Jarred pasta sauce

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Sous Chef
Dec 4, 2007
Austin, TX.
Do Y'all have a favorite, consistent, widely available brand?

I guess it is, To taste, and there are many different flavors.

Do you use it often?

Thanks, Eric. Austin Tx.
Inexpensive double coupon is my favorite.

Most of the time I find that a large can of crushed tomatoes is the best value.

Aldi’s organic Simply Nature Tomato Basil jar sauce is a good value and has a place on my emergency shelf.

Try it as a soup with a pat of butter or a splash of heavy cream added at serving time.
No. In the time it takes pasta to cook, you can build a better sauce than from a jar.

I would consider a jarred sauce more for situations where I have a burner limitation--camping, or sever time crunch where I can't be in the kitchen even while the pasta cooks--but I don't have any jarred sauce in my pantry, so I guess in that situation, I wouldn't cook Italian pasta either. I'd go asian instead.

for canned dace idea--but oil canned tuna could go italian in a similar way.

You have to make your own, but this is a good jarred sauce that is not tomato...
The last time I cracked open a jar of spaghetti sauce I got a phone call from the groundskeepers at St. Joseph cemetery. It seems my Sicilian grandmother tore up the landscaping by rolling over in her grave and my mother kicked the door off her crypt.
Although %99 of the time I make my own with the 50+ quarts of tomatoes/ tomato products I have frozen from last years harvest, I always keep a few cans of Don Peppino's in my pantry. A few weeks back I was at a family function, and they used Rao's which was pretty good too. I have no problems with (Some) jarred or canned sauces, but I like simple. Tomato, garlic, salt , olive oil. ( occasionally some basil, onions, oregano, but I usually keep it simple). I find a lot the jarred sauces are over salted and sometimes have a weird consistency due to some weird thickening agent.


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When you couldn't get canned tomatoes in cans with no BPA, we used to buy Classico pasta sauces, which come in glass jars. There are a number of them that are made with only food ingredients and taste quite good. We also buy passata in glass jars and that makes a good base for a pasta sauce.
When feeding a family of six I generally made my own sauces, but would use a store based sauce and add to it.
Now, I just buy Classico - they have a lovely choices.
I make my own sauces. However, SO bought some RAO's for some dish she wanted to make. It was tasty and it didn't have a long list of non-food ingredients. From the nutrition label.

Ingredients: Italian Whole Peeled Tomatoes, Olive Oil, Onions, Salt, Garlic, Basil, Black Pepper, Oregano.
I buy store brand or Hunts Plain tomato (no spices, sugar, etc added) and add my own flavors to it.

I find most bottled sauce to be way to sweet.
Too funny, msmofet, I usually find my homemade sauces way too acidic, maybe that's why I like to add a jarred sauce to them. LOL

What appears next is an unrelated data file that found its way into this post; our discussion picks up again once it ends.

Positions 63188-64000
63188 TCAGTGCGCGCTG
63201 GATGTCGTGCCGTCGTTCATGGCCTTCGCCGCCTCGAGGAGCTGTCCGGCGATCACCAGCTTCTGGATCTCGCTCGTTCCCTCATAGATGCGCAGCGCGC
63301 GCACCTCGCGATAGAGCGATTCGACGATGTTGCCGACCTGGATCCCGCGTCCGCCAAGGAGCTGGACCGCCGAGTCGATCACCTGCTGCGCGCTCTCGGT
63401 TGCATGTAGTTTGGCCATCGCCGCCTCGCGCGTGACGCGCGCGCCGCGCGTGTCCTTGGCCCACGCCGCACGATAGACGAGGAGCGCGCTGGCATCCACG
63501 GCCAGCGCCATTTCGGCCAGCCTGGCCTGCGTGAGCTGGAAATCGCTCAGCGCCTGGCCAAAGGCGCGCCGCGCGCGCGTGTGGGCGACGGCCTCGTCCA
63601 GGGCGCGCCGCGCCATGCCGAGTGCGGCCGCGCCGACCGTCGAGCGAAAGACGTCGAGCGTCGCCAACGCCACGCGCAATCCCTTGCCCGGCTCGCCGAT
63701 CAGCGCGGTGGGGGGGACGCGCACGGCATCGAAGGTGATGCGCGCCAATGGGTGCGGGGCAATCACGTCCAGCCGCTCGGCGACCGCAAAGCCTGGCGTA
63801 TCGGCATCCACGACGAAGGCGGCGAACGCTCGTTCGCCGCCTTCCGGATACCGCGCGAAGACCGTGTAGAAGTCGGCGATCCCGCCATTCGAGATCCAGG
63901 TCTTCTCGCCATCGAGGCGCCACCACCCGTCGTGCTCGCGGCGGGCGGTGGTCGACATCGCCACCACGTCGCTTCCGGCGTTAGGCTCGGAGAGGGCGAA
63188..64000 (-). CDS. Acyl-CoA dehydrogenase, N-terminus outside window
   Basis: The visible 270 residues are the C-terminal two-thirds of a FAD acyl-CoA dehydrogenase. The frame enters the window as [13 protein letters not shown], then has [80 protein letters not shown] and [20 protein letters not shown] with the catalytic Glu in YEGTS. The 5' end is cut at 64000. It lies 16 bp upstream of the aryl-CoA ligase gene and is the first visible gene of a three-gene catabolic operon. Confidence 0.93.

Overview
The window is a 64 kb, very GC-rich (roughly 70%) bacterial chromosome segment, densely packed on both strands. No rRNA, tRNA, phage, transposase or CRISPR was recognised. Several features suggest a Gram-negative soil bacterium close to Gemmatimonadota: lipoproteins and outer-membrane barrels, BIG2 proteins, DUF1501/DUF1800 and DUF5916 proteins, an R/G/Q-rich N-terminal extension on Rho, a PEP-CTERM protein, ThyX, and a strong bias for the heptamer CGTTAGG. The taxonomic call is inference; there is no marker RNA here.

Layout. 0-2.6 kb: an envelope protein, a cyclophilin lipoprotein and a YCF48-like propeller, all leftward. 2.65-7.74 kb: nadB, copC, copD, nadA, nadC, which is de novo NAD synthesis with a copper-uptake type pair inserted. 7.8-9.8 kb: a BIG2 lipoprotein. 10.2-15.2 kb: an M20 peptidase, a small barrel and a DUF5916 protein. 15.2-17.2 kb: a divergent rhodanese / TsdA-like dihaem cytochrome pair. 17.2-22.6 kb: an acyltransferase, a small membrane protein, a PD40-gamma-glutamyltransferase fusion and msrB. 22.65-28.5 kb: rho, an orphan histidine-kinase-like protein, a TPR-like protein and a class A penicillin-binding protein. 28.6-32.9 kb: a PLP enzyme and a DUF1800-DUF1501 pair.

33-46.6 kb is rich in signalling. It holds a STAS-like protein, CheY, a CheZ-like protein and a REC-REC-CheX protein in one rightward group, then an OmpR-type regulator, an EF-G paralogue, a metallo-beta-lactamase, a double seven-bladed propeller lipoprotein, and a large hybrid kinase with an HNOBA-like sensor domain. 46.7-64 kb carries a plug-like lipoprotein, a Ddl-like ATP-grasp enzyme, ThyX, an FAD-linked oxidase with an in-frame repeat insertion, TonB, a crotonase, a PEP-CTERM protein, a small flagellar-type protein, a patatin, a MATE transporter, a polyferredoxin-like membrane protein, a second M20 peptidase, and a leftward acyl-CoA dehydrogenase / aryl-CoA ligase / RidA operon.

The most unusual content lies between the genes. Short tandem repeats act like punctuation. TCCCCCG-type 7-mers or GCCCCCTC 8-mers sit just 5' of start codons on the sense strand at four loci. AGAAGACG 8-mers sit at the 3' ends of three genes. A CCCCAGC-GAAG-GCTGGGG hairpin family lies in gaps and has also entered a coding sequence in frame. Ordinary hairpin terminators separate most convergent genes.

When I first started cooking ( decades ago), it all began with me buying canned soups or jarred tomato sauces and doctoring them up a bit. Sometimes I will still buy a prepared sauce, and kinda stretch it with my own ingredients . I love tomato based sauces and all the different varieties and home recipes. My sauce never comes out the same way twice cause I kinda use what I have available and go with it. One of the benefits of the jarred/ canned sauces is consistency . They will always taste the same as long as you buy the same brand and variety. So if your looking for that specific taste and you found it in aa store bought sauce, then you have a predictable outcome.
I'm kind of scared that garlic scored equal to or likely less than salt in that list.
I would guess that garlic weighs a lot less than oregano or basil measure for measure as they are dried leaves with a lot of air spaces between.
I agree about the dried herbs. Just seems either salty or light on the garlic
We use the home canned tomatoes. Thick sauce, or thin sauce, or diced in their own water. Ingredients: tomatoes, lemon juice.

The sauce for pasta we make is a jar or two of the tomatoes, ground fennel seed, thyme, home canned or frozen cooked mushrooms, diced onions. Cook until hot, or longer if you like it thicker. Salt when serving.
(if a tomato sauce is too acidic, put in a pinch of baking soda, and a T of sugar/honey--Our tomatoes haven't been overly acidic the past few years)
I agree about the dried herbs. Just seems either salty or light on the garlic

I don't think it's possible to draw a definite conclusion from and ingredient list because you don't know how much of each is used. There may be a minor difference between the garlic and salt or there may be a huge difference. If jarred sauce is something you're interested in, a minor expense to buy a small jar may be worth it.
I love this list, the opinions are so very Honest!

As I am getting older now (lazy), and cooking for one, I agree with all above.

When I harvest fresh tomatoes in late spring, early summer here, I make great fresh sauces.

But, my gosh, My tired easy pasta these days is.

Cook a half pound noodles, store in fridge

Add jarred sauce to a bowl with 5 frozen meatballs and hot pepper flakes.

nuke 2 min. then stir in some cold noodles.

Nuke 3 min. more

stir in fresh grated Parm Cheese

Serve with Bagged salad with Wishbone Italian dressing

2 pieces of buttered toast with garlic powder sprinkled on toast.

Sad, but true! Eric, Austin Tx.
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